# Newton second

The **newton second** (also **newton-second**, symbol **N s** or **N·s**)[1] is the derived SI unit of impulse. It is dimensionally equivalent to the momentum unit **kilogram metre per second** (kg·m/s). One newton second corresponds to a one-newton force applied for one second.

newton second | |
---|---|

General information | |

Unit system | SI derived unit |

Unit of | Impulse and momentum |

Symbol | N s |

Named after | Isaac Newton |

In SI base units: | kg ⋅ m/s |

It can be used to identify the resultant velocity of a mass if a force accelerates the mass for a specific time interval.

## Definition

Momentum is given by the formula:

- is the momentum in newton second (N s) or "kilogram meters per second" (kg·m/s)
- is the mass in kilogram
- is the velocity in meters per second (m/s)

- N s = N s= kg m/s

## Examples

This table gives the magnitudes of some momenta for various masses and speeds.

Mass (kg) |
Speed (m/s) |
Momentum newton seconds |
Explanation |
---|---|---|---|

0.42 | 2.4 | 1 | A 420 gram football (FIFA specified weight for outdoor size 5) kicked to a speed of 8.6 km/h. |

0.42 | 38 | 16 | The momentum of the famous football kick of the Brazilian player Roberto Carlos in the match against France in 1997. The football had a speed of 137 km/h, making it one of the hardest kicks measured. |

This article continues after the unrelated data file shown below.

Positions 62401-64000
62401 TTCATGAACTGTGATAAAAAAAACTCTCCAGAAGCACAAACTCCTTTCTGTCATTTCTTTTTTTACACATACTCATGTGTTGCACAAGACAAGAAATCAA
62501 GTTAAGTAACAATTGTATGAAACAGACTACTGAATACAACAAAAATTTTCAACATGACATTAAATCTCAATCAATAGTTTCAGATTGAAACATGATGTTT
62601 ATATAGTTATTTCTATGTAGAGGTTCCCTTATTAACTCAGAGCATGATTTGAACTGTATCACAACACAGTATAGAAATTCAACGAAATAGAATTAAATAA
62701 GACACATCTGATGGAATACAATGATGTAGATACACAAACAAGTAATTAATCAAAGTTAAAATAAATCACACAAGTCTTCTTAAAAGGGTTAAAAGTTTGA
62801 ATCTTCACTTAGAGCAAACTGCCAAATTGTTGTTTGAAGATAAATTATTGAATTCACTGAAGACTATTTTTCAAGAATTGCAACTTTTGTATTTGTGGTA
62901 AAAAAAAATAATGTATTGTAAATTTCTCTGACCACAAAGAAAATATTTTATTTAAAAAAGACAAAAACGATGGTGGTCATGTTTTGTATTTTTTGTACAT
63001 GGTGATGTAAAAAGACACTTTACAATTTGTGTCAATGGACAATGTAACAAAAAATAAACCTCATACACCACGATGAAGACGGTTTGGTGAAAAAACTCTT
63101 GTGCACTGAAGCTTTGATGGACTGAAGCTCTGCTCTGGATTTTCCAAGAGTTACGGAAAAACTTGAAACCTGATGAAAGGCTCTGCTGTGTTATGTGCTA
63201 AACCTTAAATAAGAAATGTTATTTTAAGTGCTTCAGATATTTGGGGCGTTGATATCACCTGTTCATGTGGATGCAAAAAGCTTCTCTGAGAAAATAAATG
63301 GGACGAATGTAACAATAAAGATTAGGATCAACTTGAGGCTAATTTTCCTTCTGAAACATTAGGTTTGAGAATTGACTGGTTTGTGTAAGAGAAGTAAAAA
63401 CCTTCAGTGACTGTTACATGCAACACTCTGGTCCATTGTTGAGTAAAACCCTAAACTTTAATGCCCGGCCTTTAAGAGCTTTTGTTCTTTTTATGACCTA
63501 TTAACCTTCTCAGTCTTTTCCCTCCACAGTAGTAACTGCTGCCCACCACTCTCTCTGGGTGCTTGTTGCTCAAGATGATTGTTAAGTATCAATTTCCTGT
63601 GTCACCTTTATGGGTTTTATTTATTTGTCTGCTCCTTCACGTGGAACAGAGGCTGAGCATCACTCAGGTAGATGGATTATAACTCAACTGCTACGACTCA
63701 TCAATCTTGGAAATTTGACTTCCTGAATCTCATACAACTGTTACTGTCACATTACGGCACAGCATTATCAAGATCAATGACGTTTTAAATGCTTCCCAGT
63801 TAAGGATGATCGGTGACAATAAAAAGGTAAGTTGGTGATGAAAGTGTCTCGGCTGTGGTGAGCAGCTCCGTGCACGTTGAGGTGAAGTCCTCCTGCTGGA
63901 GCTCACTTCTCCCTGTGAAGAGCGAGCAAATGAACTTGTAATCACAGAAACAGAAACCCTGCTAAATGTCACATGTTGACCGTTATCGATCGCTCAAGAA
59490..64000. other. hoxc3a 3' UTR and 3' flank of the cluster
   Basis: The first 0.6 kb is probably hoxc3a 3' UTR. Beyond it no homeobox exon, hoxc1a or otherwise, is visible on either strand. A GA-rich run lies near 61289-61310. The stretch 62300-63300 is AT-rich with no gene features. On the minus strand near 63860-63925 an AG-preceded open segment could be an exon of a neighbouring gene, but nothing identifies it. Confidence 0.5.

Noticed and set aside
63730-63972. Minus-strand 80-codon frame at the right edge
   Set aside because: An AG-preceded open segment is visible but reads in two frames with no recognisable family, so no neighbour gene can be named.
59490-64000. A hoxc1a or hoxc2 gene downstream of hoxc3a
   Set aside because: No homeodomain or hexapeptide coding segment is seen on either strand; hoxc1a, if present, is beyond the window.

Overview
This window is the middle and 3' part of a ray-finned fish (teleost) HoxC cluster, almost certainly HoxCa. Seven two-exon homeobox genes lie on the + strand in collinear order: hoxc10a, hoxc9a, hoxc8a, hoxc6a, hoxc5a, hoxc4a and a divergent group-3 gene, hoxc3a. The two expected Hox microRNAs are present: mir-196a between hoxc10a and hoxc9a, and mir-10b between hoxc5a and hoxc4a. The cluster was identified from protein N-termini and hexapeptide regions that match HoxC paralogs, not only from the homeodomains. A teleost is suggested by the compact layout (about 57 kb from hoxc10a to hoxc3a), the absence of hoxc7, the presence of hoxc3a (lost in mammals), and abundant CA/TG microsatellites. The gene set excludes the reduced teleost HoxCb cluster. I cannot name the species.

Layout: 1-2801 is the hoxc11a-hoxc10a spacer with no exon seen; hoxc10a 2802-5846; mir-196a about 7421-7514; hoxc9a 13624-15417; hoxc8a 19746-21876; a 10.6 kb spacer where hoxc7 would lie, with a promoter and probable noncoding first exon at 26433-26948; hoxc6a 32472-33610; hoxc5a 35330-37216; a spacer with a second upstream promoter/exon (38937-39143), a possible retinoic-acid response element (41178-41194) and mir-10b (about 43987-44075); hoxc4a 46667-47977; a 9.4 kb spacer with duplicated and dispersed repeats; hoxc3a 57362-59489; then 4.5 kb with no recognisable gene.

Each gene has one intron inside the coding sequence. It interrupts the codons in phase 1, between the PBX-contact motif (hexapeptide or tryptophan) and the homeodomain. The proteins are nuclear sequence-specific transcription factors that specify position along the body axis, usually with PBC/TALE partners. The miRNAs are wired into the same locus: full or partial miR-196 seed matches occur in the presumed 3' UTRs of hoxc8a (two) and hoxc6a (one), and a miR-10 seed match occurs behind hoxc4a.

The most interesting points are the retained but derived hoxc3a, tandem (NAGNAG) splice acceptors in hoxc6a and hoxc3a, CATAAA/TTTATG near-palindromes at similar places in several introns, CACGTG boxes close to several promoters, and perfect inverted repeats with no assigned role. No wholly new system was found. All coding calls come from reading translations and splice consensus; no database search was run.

1,300 | 10 | 13,000 | A four-door car weighing 1,300 kg (2,866 lb) crashing at 36 km/h (22.37 mph). |

2,000 | 10 | 20,000 | A mid-size SUV weighing 2,000 kg (4,409 lb) crashing at 36 km/h (22.37 mph). |

6 | 1 | 6 | The total impulse of a class C model rocket engine, which can be found in amateur fireworks. |

10 | 2 | 20 | The total impulse of a class D model rocket engine, which also can be found in amateur fireworks. |

2,030,000 | 8050 | 1.63x10^{10} |
Space Shuttle launched from earth to orbit |

45,702 | 10834 | 4.95x10^{8} |
Apollo 11 launched from earth to orbit |

0.0075 | 350 | 2.6 | A 7.5-gram handgun bullet (e.g. 9mm Parabellum) fired at 350 m/s. |

0.004 | 945 | 3.8 | A 4-gram assault rifle bullet (e.g. 5.56×45mm NATO) fired at 945 m/s. |

0.05 | 860 | 43 | A 50-gram machine gun bullet (e.g. .50 BMG) fired at 860 m/s. |

## See also

- Power factor
- Newton meter, the derived SI unit of torque
- Orders of magnitude (momentum), for examples of momenta

## References

- International Bureau of Weights and Measures (2006),
*The International System of Units (SI)*(PDF) (8th ed.), ISBN 92-822-2213-6, archived (PDF) from the original on 2017-08-14

This article is issued from
Wikipedia.
The text is licensed under Creative
Commons - Attribution - Sharealike.
Additional terms may apply for the media files.